Introduction

New Here?

Article 1

Seelys Castle, An Asheville Wonder

Article 2

Buying Seelys Castle

Article 3

A Mans Castle Is His Home

Article 4

Furnishing The Great Room

Article 5

The Library

Article 6

Warm Parties in the Cold Castle

Article 7

Miss Beaulah Young

Article 8

Generals, Guards, and Guests

Article 9

Annual Parties

Article 10

Charlotte Street Jam

Article 11

Asheville Sprawl

Article 12

Education Frustration

Article 13

Martin Nesbitt

Article 14

Graffiti

Article 15

Gospel Langren Hotel

Article 16

Fighting City Hall

Article 17

Rebutting Riverlink

Article 18

Confessions of a Recovering Racist

Article 19

Sin City

Article 20

Moonshine Memories

Article 21

Shot Heard Round Buncome County

Article 22

Long Arm of the Law

Article 23

Luck of the Draw

Article 24

Birth of Ashevilles Riverfront

Article 25

Ballad of King Coal

Article 26

Hard Times and Cheap Thrills

Article 27

Cataclysmic Change

Article 28

Honor Flight

Buy The Book

Charitable Donation




Article 19

Sin City

If Rip Van Winkle had gone to sleep in the pristine little village of Asheville back in the 1930s and woken up today, he’d have to take a Stanback, a Goody’s and a BC powder, smoke a cigarette and wash the whole thing down with a shot of white lightning just to settle his nerves after confronting the shocking moral decadence that now abounds in our fair city.

In the ’30s, the Sunday morning church bells had to penetrate the smog from the coal-burning homes and factories, and the flavored scent of fumes from the American Enka plant and the Champion Paper mill, to call the town to worship. The scores of churches that dotted our landscape preached against sin.

In those days, the most notorious nonviolent criminals were the ”likker” makers, haulers and sellers, who mainly peddled corn whiskey and homebrewed beer. You could almost see the fire and brimstone roaring through the pews as the preachers shouted at the top of their lungs about the evils of “John Barleycorn,” the scourge of our society.

There was a story about one local farmer who put a generous contribution in the collection plate each Sunday. Needing some additional money for a church project, the preacher decided to visit this farmer and solicit his help.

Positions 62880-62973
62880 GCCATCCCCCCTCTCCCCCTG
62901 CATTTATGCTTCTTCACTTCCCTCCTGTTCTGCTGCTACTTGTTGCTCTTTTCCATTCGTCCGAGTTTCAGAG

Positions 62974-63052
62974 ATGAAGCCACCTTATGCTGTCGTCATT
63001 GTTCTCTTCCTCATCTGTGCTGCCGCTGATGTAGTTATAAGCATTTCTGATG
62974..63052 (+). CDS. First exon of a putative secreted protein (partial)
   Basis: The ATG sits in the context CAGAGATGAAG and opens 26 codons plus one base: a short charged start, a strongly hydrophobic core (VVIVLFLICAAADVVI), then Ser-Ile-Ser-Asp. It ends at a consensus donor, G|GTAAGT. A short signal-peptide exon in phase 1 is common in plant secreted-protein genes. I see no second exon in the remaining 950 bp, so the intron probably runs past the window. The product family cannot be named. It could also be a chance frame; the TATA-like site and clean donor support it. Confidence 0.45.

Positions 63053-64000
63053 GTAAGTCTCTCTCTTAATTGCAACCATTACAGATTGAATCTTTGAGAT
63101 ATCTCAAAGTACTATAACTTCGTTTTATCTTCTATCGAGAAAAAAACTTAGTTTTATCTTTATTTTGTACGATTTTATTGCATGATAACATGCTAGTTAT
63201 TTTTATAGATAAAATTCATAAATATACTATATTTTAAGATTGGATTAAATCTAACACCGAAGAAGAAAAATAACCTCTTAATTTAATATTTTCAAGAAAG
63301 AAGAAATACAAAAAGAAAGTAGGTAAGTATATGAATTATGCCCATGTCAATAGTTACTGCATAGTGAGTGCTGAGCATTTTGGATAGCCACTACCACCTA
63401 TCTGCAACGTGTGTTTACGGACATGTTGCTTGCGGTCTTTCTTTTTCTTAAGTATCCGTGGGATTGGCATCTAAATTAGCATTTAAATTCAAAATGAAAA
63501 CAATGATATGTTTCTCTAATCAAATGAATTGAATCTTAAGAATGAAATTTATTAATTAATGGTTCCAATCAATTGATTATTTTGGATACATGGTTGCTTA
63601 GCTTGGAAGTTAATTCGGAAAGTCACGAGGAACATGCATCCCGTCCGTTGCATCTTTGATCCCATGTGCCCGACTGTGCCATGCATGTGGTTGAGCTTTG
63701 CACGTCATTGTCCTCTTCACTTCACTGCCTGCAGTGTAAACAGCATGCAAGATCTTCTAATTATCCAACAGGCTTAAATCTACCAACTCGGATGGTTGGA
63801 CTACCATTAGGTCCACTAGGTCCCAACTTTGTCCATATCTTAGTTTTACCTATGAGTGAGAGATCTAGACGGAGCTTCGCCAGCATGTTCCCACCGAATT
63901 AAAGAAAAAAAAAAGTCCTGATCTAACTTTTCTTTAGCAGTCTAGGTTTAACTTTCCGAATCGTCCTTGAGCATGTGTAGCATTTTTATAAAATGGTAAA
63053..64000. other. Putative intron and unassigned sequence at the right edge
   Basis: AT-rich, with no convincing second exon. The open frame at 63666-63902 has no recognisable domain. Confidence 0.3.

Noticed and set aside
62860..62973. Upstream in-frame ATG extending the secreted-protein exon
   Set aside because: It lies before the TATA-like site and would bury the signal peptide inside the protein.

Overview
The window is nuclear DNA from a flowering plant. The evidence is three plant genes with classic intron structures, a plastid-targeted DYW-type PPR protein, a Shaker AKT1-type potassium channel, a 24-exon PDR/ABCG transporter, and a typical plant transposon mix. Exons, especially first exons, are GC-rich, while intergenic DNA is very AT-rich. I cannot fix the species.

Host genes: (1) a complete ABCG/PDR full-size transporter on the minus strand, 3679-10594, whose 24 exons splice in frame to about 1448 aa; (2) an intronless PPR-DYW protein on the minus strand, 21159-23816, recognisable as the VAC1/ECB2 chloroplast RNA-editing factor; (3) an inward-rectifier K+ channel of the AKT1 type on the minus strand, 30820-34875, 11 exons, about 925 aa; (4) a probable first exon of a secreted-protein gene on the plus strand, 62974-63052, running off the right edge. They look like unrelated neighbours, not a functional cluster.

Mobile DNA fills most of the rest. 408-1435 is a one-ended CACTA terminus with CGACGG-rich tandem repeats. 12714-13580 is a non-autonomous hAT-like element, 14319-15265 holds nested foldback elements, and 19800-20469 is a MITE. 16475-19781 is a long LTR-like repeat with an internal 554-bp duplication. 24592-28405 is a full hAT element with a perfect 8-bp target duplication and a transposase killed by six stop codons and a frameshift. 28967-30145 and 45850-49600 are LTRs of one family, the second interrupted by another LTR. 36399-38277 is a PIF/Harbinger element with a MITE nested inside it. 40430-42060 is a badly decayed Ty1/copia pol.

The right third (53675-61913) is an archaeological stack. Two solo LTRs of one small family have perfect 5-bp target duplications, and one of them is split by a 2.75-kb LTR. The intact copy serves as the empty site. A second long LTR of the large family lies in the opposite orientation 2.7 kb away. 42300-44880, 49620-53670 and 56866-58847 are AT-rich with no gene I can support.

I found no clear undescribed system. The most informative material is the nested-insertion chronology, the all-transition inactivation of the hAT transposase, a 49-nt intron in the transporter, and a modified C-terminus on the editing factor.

When he got to the farm, the kids said their father was down at his still. The horrified preacher found the farmer there and, keeping his fundraising mission in mind, gently chided his parishioner about the terrible sin of drinking alcohol.

The farmer responded, “Preacher, likker ain’t for drinkin’ — it’s for sellin’.” Thus was another unholy alliance born.

Next up in the criminal pecking order were the lowlifes who ran various gambling games, preying upon the innocent. Then came the lewd and lascivious flesh peddlers, whose wares ranged from hootchy-kootchy shows to tiny porno comic books to full-blown prostitution.

Meanwhile, yet another sin — growing and selling tobacco — was very conflicting, since it was homegrown and, like corn whiskey, was one of our first sustainable, organic, farm-to-table products. It also gave the local econoomy a significant boost. “Chew backer,” snuff dipping, pipe smoking and cigarettes were glorified in movies, magazines and signboards, anyway, so what could be so sinful about it? Of course, women also smoked, but only in private, because it was considered unladylike.

Interestingly enough, illegal drugs were not so rampant or even discussed. Why should they be when you could go to the apothecaries (now, not surprisingly, called “drugstores”) and buy a witches’ brew of most any kind of narcotic or alcohol-based “nerve tonic,” and speed and barbiturates were sold over the counter.

I can see the incredulous look on ol’ Rip’s face now when he sees corn whiskey and homebrew being distilled and sold right out in the open in downtown Asheville, and City Council and the Chamber of Commerce bragging that we’re the “Craft Beer Capital of America.”

Imagine his further shock when he sees lottery tickets on sale, sanctioned by the great sovereign state of North Carolina, to help us teach our schoolchildren and, furthermore, that by driving only 50 miles west to what used to be the remote outpost known as Cherokee, he can gamble to his heart’s content in a casino that rivals the biggest and best in Las Vegas.

He can also legally indulge his lust at a number of topless bars and porno shops or by renting X-rated movies, and though it’s not exactly legal, the oldest profession in the world still seems to flourish unabated.

On the other hand, cigarettes and cigars have been outlawed in many areas, and when was the last time you saw anyone smoking a pipe? Snuff dipping and tobacco chewing have become very inconvenient, since most public places, including the fancy hotels, have done away with those ornate brass spittoons.

With the controls imposed on the apothecaries, illegal drugs are now rampant, and the drug dealers are the new public enemy No. 1, replacing the bootleggers. It’s worth noting that marijuana, the most recent addition to our growing roster of farm-to-table products, is now the most popular recreational drug next to alcohol, and it’s on its way to becoming legal, as has already happened in many other parts of the country.

I tell you, folks, ol’ Rip was so upset by our little Sin City that he had to go to Vegas to reset his moral compass.

In future columns, I’ll have more to say about how all this sin evolved over my lifetime. I’ve waited many years to tell this story, until more of the “sinners” have gone to that great Sodom and Gomorrah in the sky. And since so much time has passed, I hope that, unlike Thomas Wolfe, I will still be able to come home again.


Asheville native Jerry Sternberg, a longtime observer of the local scene, can be reached at gospeljerry@aol.com.

Click on a picture below to enlarge.